Moving is stressful, expensive, and exhausting. When the last moving truck has left and you are surrounded by boxes of yearbooks, pillows and office supplies, your neighbors are probably the last thing on your mind.
But, avoiding greeting your new neighbors might not be a great idea. After all, you share a neighborhood. This means you share a sidewalk, maybe a community park, you breathe the same air, your kids might play together, your tree might grow into their yard, your dog might *ahem* in their yard.
You don’t have to be best friends, although having your best friends as neighbors sounds awesome. But, having a friendly relationship means open communication when things go wrong (I think your son hit my mailbox with his scooter) or right (the ice cream truck is coming!). When you have the strength, make a plan for greeting your new neighbors. Also, being friendly with your neighbors gives you a sense of community, which some experts say is good for your health.
First, focus on getting your life together. Get most of your boxes unpacked and move those inevitable boxes that never get unpacked to the garage or storage room. Get a little order, then start planning how you will meet your new neighbors.
Pay attention to the HOA rules. Often, the neighbors are accustomed to living these rules, so they will be hyper aware if you start breaking them. Your grandma’s treasured garden gnome might need to find a place in the backyard, or your daughter’s Camry might need to be parked in the driveway instead of the street. This is a good place to start.
Don’t leave trailers full of boxes out in the driveway too long. People understand the chaos of moving, but if you take months to unload those last few plastic containers of Halloween costumes from your front porch, that’s bound to irritate your neighbors. They probably take pride in their street and take keeping values up seriously.
When you are ready (but not too long after you move in, or else it’s weird) plan your neighbor meeting outing. If you have kids, take them with you. If you have a well-behaved dog or two, bring them along. You don’t have to meet everyone on your street, but your immediate next door neighbors and possibly one or two across the street should see your faces.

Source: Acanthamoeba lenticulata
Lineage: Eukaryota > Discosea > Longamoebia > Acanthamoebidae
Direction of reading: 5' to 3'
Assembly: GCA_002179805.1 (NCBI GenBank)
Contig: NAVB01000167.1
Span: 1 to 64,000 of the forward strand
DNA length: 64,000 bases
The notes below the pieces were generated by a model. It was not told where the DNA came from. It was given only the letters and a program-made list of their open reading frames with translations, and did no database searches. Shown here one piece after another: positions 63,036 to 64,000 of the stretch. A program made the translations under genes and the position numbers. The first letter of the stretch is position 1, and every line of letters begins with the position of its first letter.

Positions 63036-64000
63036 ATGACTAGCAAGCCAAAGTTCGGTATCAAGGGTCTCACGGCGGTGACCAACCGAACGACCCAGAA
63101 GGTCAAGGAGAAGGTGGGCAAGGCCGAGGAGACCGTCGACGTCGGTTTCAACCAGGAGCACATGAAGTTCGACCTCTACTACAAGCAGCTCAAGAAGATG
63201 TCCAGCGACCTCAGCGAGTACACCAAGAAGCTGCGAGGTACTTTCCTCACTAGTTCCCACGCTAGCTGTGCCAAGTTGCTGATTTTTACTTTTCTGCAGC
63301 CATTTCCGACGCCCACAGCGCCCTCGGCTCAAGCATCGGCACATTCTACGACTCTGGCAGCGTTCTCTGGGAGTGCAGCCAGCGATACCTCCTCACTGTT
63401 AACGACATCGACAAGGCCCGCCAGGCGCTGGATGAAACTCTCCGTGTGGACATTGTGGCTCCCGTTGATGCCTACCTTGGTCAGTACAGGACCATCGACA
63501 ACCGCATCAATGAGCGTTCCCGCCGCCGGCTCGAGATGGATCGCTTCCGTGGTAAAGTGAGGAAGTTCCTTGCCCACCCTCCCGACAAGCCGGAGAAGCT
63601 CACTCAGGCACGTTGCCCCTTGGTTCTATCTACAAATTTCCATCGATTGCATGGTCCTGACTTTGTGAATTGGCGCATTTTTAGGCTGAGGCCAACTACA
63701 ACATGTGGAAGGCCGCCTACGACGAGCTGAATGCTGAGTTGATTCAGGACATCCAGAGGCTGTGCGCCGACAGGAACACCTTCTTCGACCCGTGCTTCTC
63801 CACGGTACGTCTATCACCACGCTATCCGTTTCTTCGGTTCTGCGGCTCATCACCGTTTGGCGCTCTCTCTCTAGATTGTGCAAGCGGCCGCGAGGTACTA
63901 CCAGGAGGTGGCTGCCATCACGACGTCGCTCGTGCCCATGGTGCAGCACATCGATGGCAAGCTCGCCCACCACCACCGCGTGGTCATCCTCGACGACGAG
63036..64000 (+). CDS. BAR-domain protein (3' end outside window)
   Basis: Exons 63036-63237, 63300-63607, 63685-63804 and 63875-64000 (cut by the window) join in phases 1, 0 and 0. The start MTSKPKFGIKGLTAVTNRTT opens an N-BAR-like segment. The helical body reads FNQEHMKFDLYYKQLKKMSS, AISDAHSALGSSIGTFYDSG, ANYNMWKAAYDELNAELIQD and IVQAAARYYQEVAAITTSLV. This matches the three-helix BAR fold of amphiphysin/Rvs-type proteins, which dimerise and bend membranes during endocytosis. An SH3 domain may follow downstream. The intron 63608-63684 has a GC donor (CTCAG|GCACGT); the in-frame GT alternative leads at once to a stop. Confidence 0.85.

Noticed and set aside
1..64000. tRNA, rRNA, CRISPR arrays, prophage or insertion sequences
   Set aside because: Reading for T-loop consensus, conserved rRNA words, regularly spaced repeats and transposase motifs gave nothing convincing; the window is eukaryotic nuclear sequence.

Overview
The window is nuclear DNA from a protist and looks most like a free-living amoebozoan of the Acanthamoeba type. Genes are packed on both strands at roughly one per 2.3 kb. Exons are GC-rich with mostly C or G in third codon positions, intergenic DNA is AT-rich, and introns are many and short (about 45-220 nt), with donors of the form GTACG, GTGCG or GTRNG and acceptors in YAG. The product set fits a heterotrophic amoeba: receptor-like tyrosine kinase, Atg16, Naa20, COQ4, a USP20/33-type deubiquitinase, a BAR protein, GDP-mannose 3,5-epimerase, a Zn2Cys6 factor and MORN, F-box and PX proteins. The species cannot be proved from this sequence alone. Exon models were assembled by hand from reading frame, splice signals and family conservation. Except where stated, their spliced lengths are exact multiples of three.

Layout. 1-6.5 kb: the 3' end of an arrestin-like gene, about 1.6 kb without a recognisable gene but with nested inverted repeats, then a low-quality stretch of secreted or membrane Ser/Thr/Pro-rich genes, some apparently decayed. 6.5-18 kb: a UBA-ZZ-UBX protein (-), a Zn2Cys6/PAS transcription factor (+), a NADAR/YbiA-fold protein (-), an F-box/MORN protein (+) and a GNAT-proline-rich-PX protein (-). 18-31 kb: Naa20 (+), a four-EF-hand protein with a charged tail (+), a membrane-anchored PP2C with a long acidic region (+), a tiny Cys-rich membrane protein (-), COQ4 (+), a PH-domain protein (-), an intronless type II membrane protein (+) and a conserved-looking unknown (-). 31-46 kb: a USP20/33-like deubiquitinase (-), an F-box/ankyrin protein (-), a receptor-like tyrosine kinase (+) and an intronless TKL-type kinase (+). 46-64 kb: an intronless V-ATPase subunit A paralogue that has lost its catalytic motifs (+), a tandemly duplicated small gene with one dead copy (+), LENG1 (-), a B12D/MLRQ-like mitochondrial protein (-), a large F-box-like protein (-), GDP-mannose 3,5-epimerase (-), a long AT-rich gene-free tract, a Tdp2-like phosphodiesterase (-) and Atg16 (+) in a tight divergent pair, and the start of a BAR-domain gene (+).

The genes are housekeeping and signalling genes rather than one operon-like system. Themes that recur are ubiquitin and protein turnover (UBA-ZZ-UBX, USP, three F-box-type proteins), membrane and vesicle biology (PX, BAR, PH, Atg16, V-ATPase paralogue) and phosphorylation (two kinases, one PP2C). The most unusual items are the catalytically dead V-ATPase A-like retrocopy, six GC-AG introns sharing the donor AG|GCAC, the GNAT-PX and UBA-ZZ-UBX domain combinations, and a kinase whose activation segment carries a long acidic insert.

If you have the time or talent, bake some cookies or treats and take them with you. Put a card on top that has some little factoids about your family written in it. You work for an accounting firm, your husband is a general contractor, you are always happy to give them a cup of sugar or a couple eggs, etc. It doesn’t have to be a lot of info, in fact it shouldn’t be.
Say “hi,” don’t take up a lot of their time. Let them know you are anxiously engaged in being a good neighbor, and chances are they will return the favor.
If you want to write a letter instead of marching over yourself, this is another way to introduce yourself that’s a little less intrusive. After all, some of your neighbors might not be very interested in meeting you face to face.
Write a letter, introduce yourself and your family. Include some photos. When your dog barks at a squirrel all night on your third night in the neighborhood, you get a lot more grace if they have met you and your dog, even if it’s just in photos in a letter. The nameless, faceless family with a noisy dog gets more vitriol at 2 am than the family that wrote that nice letter.
Assure your neighbors that you are happy to help them with a car jump, watering plants or feeding their pets when they are on vacation, or offer one of your older kids up for babysitting or mowing lawns. Show your value to them, and they will likely show their value to you.
The longer you wait, the more awkward that morning getting-in-the-car-to-go-to-work-at-the-same-time wave will get more awkward, or worse, stop altogether. Remember, most of the time, these people are living their lives only feet away from you. It would be a shame to become strangers when you can act like what you are, and that’s neighbors.